This is another model horse scene I’m making (before photo edits). It’s a draft horse dragging a log in front of a barn, but is not turning out exactly the way I wanted yet. Maybe it needs a re-take in front of some trees.
“Millie, a bantam hen. She is the smallest in the flock and has her own roost up high up in the coop where the other hens can’t fly up and peck her. One year, she helped hatch three tiny ducklings.”
A new Katie Chronicles post!
Dear Katie, I am a 10 hand British-style Shetland pony. When it rains it pours. It has been raining non-stop this winter, and the water is rising in my paddock. I’d like to go on vacation. What can I do? Signed, Trying Not Make Waves
Dear Waves, Go ahead and make some waves. The problem is that you are still in your paddock, a place no self-respecting Shetland should be. Swim over to the fence, and go under, over or through it. It won’t be hard- trust me. You can find a scenic location with lots of grass and eat continuously until spring. If they try to catch you–run. – Katie
I was making a realistic model horse picture by editing a bunch of photos into the background, and cutting out the fence when I realized that it makes an interesting photo collage. The fence will eventually end up behind the horse, but I like the surreal feeling it has right now. The horse and rider are completely unedited, but the background is heavily Photoshopped.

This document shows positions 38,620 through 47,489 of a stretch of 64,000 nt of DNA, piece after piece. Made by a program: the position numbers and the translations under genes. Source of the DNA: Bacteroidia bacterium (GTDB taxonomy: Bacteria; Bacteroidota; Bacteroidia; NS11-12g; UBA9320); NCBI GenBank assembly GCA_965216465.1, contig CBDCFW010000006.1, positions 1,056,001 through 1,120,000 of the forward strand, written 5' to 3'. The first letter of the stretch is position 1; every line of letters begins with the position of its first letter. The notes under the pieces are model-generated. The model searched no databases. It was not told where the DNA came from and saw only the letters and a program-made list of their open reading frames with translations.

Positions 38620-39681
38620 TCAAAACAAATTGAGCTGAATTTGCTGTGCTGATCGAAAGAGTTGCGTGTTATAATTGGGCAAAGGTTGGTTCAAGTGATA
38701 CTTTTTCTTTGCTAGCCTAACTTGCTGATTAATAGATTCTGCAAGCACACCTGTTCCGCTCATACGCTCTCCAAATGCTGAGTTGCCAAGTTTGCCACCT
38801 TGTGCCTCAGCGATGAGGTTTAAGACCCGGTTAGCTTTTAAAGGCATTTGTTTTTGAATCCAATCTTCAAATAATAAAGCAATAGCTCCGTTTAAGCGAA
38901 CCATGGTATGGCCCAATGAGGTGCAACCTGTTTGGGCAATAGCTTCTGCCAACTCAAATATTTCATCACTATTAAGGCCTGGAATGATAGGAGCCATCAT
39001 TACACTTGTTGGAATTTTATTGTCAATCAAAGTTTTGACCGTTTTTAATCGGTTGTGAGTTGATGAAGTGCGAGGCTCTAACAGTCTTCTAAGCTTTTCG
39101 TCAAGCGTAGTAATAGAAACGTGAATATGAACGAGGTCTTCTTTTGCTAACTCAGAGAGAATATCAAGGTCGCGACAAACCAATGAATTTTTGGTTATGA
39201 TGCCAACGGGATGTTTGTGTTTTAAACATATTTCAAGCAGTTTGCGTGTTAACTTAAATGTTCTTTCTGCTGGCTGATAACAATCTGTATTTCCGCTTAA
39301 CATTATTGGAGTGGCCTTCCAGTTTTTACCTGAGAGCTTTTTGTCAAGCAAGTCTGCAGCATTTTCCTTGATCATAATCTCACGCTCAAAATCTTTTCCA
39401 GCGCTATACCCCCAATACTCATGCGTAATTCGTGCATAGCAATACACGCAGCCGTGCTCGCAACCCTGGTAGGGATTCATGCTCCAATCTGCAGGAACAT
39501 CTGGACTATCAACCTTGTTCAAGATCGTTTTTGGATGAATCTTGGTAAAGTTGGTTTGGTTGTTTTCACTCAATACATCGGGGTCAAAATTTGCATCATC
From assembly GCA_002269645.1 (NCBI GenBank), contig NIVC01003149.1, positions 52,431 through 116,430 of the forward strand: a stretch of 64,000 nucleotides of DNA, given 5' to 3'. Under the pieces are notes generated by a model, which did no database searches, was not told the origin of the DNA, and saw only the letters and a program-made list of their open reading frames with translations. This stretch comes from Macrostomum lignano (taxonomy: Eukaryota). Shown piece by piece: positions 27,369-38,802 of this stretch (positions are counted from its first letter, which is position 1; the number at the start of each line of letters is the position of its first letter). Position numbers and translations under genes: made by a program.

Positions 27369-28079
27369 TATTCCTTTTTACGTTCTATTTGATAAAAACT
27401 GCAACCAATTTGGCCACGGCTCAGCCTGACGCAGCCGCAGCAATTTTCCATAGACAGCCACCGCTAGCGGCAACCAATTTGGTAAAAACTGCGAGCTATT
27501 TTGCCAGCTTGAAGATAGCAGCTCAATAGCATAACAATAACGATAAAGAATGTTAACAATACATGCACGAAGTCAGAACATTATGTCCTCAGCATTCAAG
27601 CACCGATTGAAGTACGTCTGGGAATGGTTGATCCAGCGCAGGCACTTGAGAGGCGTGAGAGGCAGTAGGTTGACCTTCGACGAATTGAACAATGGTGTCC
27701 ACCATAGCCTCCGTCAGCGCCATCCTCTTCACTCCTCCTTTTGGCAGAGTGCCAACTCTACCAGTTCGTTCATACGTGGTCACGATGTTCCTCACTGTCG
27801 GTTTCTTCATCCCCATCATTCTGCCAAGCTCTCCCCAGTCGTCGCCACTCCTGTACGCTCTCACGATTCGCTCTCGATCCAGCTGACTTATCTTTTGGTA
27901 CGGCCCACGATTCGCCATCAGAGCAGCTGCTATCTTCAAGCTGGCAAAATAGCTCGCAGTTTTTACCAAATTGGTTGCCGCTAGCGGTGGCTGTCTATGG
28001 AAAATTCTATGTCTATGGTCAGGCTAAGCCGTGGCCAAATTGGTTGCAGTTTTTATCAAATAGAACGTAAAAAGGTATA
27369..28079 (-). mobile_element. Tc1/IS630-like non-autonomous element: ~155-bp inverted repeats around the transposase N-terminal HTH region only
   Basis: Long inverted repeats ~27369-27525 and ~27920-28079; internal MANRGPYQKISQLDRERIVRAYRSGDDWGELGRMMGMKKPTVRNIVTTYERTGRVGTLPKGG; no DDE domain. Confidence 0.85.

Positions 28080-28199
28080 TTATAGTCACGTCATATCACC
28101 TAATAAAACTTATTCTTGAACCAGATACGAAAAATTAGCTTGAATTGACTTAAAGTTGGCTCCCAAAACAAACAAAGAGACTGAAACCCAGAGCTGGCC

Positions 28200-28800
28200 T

Tick-Tock, Beaky, Duchess, and Clover are Dutch Bantams. They’re very pretty and sweet–and tiny. Tick-Tock, the rooster, has an extremely shrill crow, but he doesn’t crow much except for when he sees the other rooster, Frizzy. When it snowed for the first time this year, they didn’t like it. They went back in their coop and wouldn’t come out for the rest of the day.
Duchess, a blue cream light brown hen.
Tick-Tock, Clover, and Duchess, with Beaky in front. Tick-Tock is crowing. The cardboard taped to the front of the coop was there to make the doorway smaller.
Pasture, or grass, is a forage.
Forages contain a high crude-fiber content. In general, a forage would be grass or hay. Horses should be fed to horses because they provide nutrients. But they don’t do just that. Forage keeps up the muscle tone in the GI tract and provides horses with something to do. Without forage, horses can develop bad habits such as stall weaving and wood-chewing.
According to Feeding and Care of the Horse, forages have the following characteristics:
They are bulky.
They high in fiber and low in digestible energy.
Forages are high in calcium and potassium and low in phosphorous.
Sun-cured hays are higher in vitamins E, A, and K.
Vary in protein content.
Horses should have access to pasture in moderation. But hay can be fed in larger amounts. It is recommended that horses be fed many small meals throughout the day or else get their hay in a slow feeder to make it last longer. This simulates natural grazing activity.
Hay should be fed in little bits to mimic natural grazing.